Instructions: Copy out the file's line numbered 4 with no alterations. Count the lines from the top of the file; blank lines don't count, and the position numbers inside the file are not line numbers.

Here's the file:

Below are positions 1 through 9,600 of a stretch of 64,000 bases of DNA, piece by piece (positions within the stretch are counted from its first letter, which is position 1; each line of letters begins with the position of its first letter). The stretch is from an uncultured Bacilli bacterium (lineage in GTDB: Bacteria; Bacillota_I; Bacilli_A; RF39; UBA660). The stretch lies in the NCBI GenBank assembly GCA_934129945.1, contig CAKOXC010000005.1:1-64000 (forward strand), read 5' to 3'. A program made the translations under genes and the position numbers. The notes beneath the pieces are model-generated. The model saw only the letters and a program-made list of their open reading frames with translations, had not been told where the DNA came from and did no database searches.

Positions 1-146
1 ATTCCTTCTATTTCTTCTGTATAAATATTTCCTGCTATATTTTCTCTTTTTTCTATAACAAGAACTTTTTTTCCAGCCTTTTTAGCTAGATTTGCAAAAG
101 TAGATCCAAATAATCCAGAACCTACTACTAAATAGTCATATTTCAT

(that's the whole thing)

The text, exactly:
101 TAGATCCAAATAATCCAGAACCTACTACTAAATAGTCATATTTCAT